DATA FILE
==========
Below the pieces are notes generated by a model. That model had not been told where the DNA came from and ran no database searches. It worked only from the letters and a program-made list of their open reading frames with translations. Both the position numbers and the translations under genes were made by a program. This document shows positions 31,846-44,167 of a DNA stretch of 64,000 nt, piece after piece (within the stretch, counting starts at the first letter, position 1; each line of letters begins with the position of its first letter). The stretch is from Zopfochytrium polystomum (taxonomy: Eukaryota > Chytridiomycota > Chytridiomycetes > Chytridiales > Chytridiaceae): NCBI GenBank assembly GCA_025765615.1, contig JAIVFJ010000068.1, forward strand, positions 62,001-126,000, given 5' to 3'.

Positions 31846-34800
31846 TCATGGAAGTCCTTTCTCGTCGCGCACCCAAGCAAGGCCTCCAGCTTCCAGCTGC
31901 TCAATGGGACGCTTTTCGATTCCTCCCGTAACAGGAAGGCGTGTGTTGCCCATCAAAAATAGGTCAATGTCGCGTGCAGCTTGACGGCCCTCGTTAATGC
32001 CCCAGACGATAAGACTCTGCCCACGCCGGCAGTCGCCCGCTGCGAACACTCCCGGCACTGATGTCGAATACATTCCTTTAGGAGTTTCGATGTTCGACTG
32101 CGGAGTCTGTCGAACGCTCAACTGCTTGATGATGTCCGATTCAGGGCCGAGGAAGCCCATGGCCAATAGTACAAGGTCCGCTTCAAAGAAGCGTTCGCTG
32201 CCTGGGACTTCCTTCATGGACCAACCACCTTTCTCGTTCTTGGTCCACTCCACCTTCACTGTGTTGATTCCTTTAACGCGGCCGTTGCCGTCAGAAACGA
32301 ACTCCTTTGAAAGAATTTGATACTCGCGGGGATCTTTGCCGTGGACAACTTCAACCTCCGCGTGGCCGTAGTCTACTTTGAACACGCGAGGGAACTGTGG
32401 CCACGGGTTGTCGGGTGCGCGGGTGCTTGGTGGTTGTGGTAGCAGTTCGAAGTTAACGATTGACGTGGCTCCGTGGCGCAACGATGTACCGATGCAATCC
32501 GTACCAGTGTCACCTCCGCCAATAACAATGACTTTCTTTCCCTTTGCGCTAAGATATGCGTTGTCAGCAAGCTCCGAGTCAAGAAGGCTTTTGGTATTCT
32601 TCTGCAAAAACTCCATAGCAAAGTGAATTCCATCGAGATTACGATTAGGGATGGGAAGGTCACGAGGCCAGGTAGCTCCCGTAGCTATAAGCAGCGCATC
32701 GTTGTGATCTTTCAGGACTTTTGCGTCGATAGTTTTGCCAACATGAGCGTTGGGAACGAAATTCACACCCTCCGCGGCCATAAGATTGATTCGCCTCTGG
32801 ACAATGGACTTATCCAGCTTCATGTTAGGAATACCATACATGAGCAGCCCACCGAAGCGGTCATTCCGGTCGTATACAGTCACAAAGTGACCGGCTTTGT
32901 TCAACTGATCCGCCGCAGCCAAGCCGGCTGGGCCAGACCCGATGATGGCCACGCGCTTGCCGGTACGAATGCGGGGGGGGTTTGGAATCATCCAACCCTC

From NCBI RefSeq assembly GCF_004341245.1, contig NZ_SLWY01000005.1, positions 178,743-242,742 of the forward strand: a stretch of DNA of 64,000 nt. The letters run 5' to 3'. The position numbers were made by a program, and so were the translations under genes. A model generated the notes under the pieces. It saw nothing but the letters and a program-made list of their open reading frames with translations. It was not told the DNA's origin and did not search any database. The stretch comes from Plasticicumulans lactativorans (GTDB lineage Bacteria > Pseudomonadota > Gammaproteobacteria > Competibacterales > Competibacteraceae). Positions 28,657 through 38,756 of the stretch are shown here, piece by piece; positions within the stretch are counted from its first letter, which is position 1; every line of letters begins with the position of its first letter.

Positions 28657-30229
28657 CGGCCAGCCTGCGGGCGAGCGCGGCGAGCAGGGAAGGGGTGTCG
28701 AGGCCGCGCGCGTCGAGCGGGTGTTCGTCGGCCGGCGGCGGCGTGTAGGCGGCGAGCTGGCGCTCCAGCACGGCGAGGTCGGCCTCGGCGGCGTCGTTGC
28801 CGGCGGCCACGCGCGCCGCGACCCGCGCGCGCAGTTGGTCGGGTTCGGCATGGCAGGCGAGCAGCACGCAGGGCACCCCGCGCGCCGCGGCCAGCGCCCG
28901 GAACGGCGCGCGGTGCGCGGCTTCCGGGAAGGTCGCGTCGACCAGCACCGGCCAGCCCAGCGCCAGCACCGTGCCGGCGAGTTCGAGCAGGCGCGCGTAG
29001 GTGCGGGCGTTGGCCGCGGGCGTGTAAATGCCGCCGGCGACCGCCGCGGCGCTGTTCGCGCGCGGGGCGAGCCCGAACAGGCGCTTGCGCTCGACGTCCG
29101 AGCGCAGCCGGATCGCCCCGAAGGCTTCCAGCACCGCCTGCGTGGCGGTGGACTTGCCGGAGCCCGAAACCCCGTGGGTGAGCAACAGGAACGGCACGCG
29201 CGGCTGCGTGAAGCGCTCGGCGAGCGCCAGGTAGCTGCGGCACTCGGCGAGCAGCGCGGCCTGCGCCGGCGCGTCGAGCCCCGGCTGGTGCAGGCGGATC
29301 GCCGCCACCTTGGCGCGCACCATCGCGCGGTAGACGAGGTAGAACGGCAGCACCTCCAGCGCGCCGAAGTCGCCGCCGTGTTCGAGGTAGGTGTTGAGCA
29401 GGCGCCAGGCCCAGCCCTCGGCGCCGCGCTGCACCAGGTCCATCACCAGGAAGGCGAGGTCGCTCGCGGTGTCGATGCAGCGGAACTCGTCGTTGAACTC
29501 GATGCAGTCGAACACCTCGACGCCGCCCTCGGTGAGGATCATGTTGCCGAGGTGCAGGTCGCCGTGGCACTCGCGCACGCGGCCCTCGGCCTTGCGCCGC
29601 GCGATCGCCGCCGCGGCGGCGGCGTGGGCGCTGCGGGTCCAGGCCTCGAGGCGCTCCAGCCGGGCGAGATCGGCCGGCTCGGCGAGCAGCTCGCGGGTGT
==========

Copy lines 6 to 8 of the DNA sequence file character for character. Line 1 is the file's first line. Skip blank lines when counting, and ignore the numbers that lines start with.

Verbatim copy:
32101 CGGAGTCTGTCGAACGCTCAACTGCTTGATGATGTCCGATTCAGGGCCGAGGAAGCCCATGGCCAATAGTACAAGGTCCGCTTCAAAGAAGCGTTCGCTG
32201 CCTGGGACTTCCTTCATGGACCAACCACCTTTCTCGTTCTTGGTCCACTCCACCTTCACTGTGTTGATTCCTTTAACGCGGCCGTTGCCGTCAGAAACGA
32301 ACTCCTTTGAAAGAATTTGATACTCGCGGGGATCTTTGCCGTGGACAACTTCAACCTCCGCGTGGCCGTAGTCTACTTTGAACACGCGAGGGAACTGTGG